Monday, July 22, 2019

Star Spangled DC War Stories Issue 160: May 1975

The DC War Comics
by Corporals Enfantino and Seabrook

Weird War Tales 37

"The Three Wars of Don Q.!"
Story by Arnold Drake
Art by Leopoldo Duranona

Peter: American war correspondent Nick Taylor stumbles onto a career-making story but he's trapped by the Nazis in an old castle in Spain with nary a typewriter to be found. Luckily, while hiding in the crypt, Nick is discovered by a crazy old man who fancies himself Sancho Panza and Nick as Don Quixote. Nick scoffs at the old man's whimsy but, very soon, he begins to doubt his own sanity. Panza talks Nick into donning a suit of armor in order to fight the Moors and then produces a coin that can transfer the duo across time. After a few dangerous adventures, Panza and Nick end up in a future ruled by apes (stop me if you've heard this before) and only our heroes can prevent the simians from destroying the planet.

"The Three Wars of Don Q.!" is horribly disjointed, borrows from several sources, and suffers from  weak Leo Duranona visuals. I've often decried the four- to six-page story limits foisted on scripters; it's obviously not enough room to develop characters and rewarding plots. Here's the exact opposite of the spectrum: the Weird War "epic," wherein Arnold Drake is given 18 pages to pad and meander and still can come up with nothing readable. Well, I'm not always fair, am I? There's a nice touch Drake throws in towards the climax where we discover the "God" that the apes pray to; it's the remnants of an old King Kong poster with only "Starring Robert Armstro" showing under the great gorilla. Sure, it's a variation on the bomb idolized by the mutants in Beneath the Planet of the Apes, but it's clever nonetheless. The only bright spot in an otherwise dismal failure.

Jack: Oh, Peter, lighten up! I enjoyed this story and laughed out loud more than once. Sure, Duranona's art is a bit rough, but it's better than what we're getting from Kirby or Glanzman and probably about on par with Estrada. The story is best when it's shifting back and forth between the present and the past; Nick taking down a Nazi plane with a spear is neat, and his view of a tank as a dragon is rather inspired. The whole thing is like a DC/Weird War knockoff of Cervantes, in that the novel had Don Quixote tilting at windmills and here they're Nazi planes and tanks. The trip to the future is less successful, but again I chortled when the Armstro that they believe in turned out to be the cut-off word Armstrong from a poster of King Kong. Frankly, I enjoyed this issue more than any issue of Weird War Tales in recent memory.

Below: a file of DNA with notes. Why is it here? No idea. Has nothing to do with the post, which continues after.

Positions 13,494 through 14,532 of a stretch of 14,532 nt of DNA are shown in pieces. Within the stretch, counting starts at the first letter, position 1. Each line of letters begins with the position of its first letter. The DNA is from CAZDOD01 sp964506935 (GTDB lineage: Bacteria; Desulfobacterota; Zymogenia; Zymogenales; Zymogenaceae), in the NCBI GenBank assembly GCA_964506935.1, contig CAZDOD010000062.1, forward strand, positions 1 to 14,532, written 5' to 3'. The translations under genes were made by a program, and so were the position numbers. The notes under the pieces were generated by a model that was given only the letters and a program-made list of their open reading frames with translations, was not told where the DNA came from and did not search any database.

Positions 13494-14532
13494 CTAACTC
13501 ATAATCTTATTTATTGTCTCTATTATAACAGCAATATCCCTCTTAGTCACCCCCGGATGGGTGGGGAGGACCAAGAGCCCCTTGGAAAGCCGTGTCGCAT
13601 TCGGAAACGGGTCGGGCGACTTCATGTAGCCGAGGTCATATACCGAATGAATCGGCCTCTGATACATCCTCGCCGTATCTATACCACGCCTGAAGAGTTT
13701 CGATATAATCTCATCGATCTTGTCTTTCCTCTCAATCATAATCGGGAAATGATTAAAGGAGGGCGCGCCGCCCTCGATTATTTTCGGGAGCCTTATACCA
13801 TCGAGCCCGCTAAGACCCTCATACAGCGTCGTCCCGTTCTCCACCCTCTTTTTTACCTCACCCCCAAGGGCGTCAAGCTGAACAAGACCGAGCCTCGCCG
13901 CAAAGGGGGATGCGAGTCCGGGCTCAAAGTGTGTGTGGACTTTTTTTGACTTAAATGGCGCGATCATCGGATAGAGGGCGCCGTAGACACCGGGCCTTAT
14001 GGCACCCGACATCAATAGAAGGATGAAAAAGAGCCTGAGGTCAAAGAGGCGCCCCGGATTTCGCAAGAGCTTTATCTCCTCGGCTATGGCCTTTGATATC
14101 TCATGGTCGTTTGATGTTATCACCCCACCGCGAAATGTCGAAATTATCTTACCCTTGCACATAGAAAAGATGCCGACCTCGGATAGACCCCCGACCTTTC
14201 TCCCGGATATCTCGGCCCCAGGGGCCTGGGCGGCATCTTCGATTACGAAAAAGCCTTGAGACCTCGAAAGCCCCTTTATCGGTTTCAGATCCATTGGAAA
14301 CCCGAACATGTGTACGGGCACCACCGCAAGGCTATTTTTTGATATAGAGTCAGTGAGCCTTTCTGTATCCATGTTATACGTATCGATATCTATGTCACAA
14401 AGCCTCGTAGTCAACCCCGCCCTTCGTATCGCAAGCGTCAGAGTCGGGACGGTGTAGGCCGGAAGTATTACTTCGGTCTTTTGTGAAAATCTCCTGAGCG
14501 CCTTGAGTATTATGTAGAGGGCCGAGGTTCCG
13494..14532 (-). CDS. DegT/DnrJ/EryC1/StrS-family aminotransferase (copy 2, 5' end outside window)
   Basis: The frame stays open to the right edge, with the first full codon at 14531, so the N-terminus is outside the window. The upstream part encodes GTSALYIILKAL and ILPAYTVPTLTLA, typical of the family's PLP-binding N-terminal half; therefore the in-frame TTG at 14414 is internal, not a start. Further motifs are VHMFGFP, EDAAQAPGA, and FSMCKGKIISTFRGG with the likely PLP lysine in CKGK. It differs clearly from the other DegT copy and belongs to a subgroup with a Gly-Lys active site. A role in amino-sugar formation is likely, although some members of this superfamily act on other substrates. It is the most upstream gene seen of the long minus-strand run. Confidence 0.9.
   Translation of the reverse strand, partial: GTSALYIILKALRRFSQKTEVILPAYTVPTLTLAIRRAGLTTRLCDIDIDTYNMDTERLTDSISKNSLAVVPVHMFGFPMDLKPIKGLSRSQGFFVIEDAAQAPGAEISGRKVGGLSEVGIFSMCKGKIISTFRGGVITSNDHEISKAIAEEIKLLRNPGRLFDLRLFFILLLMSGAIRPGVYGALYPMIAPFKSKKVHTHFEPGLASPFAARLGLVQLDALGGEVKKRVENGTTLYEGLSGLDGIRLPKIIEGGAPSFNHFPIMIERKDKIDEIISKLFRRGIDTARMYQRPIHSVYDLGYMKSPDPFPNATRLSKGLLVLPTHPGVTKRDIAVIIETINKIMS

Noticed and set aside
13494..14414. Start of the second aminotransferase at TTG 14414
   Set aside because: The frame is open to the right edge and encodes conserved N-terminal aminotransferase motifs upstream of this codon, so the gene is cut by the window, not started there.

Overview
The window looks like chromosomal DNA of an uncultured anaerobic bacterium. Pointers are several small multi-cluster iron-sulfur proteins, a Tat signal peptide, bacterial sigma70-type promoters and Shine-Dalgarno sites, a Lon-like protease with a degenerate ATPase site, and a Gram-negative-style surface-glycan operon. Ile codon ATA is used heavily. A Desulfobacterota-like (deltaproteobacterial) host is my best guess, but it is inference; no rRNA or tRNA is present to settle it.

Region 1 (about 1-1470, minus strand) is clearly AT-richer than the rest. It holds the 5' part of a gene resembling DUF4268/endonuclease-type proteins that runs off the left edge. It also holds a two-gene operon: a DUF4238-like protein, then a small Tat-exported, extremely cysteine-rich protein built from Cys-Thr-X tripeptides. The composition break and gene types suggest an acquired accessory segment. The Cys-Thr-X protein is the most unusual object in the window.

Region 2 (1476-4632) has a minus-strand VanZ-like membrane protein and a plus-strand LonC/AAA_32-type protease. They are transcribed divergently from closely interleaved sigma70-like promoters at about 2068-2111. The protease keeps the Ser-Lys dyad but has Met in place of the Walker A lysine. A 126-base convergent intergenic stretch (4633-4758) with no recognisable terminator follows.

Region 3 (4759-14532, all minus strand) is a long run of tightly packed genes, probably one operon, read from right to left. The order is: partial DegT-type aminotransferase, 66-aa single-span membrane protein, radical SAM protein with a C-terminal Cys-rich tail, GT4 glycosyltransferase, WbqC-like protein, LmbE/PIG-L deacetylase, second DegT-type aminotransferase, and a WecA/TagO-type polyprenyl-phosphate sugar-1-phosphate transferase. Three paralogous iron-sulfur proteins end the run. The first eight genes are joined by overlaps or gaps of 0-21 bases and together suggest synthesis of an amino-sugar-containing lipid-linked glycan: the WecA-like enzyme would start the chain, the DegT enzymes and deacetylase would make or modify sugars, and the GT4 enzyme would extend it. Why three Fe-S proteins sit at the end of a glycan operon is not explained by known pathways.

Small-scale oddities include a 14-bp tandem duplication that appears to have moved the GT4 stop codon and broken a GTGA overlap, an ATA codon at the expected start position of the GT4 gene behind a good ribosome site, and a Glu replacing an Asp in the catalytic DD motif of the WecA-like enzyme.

G.I. Combat 178

"A Tank is Born"
Story by Robert Kanigher
Art by Sam Glanzman

"Face of the Enemy"
Story by Robert Kanigher
Art by Ric Estrada

Peter: Just after the Colonel lets Jeb know he'll not be watching over the Haunted Tank anymore, the boys watch in horror as a fellow tank squad goes up in smoke. But what conked the tin can? At the site of the axed tank, Jeb meets an old sea captain who tells him that his ship was torpedoed by a U-Boat and all his men were lost. The Captain now spends his time planning revenge. No time to swap war stories; a score of FWs sets its eyes on the Haunted Tank and manages to score a bullseye before our heroes blast the birds out of the sky. Left with no tank, the crew ponder their future when, wonder of wonders, a brand new Pershing is discovered in the wreckage of a nearby bombed-out train. The boys christen their new vehicle by blasting the heretofore mentioned U-Boat out of the water and dub the new ride "The Haunted Tank II."

"A Tank is Born"
Not a horrible entry in the Tank series but really not much to get excited about either. This tin can is stuck in some deep mud and the plots (as well as the dialogue) are being recycled on what seems to be a yearly basis. I will say that Sam Glanzman contributes his best art in quite some time; the air battles are not up to Russ Heath levels but they're certainly exciting and well-choreographed. The Colonel definitely seems to be playing more of a part (physically) these days as he actually halts the tank's spinning action after it's nailed by a shell from the U-boat. I suspect that "The Haunted Tank II" era will be no more memorable than the first (it's a shame the Colonel couldn't halt the spinning of the series's wheels in the mud!).

In the short-short back-up, a disgruntled gunner complains about his job, arming a long-range weapon and wishing he could see the "Face of the Enemy." When his whole troop is wiped out by a Nazi tank, he finally gets his wish. The problem with Big Bob's "ironic tales" is that the set-up robs the pay-off of any surprise. Is that ironic?

"Face of the Enemy"
Jack: G.I. Combat continues its mediocre run. It's not howlingly bad, like Kirby's Our Fighting Forces, or wildly uneven, like Weird War Tales, it's just not very good... ever. Glanzman's art is better than usual and actually features some interesting layouts, making me wonder if another artist (Kubert?) had a hand in this story, but it's hardly fair to blame Glanzman when the work is poor and give credit to an imaginary other when it's less so. The backup story is short, at four pages, and Kanigher utilizes his classic trope of banging the reader over the head again and again with a topic until the story is over. This is told like a '50s-era story except for the very 1970s' downbeat ending.